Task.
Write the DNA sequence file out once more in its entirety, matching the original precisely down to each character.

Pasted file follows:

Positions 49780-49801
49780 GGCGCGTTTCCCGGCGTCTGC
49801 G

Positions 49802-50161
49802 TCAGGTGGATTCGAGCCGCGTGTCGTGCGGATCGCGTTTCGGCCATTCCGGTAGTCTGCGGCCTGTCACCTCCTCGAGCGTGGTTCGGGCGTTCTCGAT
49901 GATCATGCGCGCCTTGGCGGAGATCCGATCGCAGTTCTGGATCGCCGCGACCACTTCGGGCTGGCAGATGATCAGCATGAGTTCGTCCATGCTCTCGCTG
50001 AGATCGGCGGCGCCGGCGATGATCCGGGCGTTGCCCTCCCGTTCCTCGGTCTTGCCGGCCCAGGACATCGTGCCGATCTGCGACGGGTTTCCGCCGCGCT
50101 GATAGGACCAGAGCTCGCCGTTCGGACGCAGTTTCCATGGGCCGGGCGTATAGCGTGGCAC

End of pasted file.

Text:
Positions 49780-49801
49780 GGCGCGTTTCCCGGCGTCTGC
49801 G

Positions 49802-50161
49802 TCAGGTGGATTCGAGCCGCGTGTCGTGCGGATCGCGTTTCGGCCATTCCGGTAGTCTGCGGCCTGTCACCTCCTCGAGCGTGGTTCGGGCGTTCTCGAT
49901 GATCATGCGCGCCTTGGCGGAGATCCGATCGCAGTTCTGGATCGCCGCGACCACTTCGGGCTGGCAGATGATCAGCATGAGTTCGTCCATGCTCTCGCTG
50001 AGATCGGCGGCGCCGGCGATGATCCGGGCGTTGCCCTCCCGTTCCTCGGTCTTGCCGGCCCAGGACATCGTGCCGATCTGCGACGGGTTTCCGCCGCGCT
50101 GATAGGACCAGAGCTCGCCGTTCGGACGCAGTTTCCATGGGCCGGGCGTATAGCGTGGCAC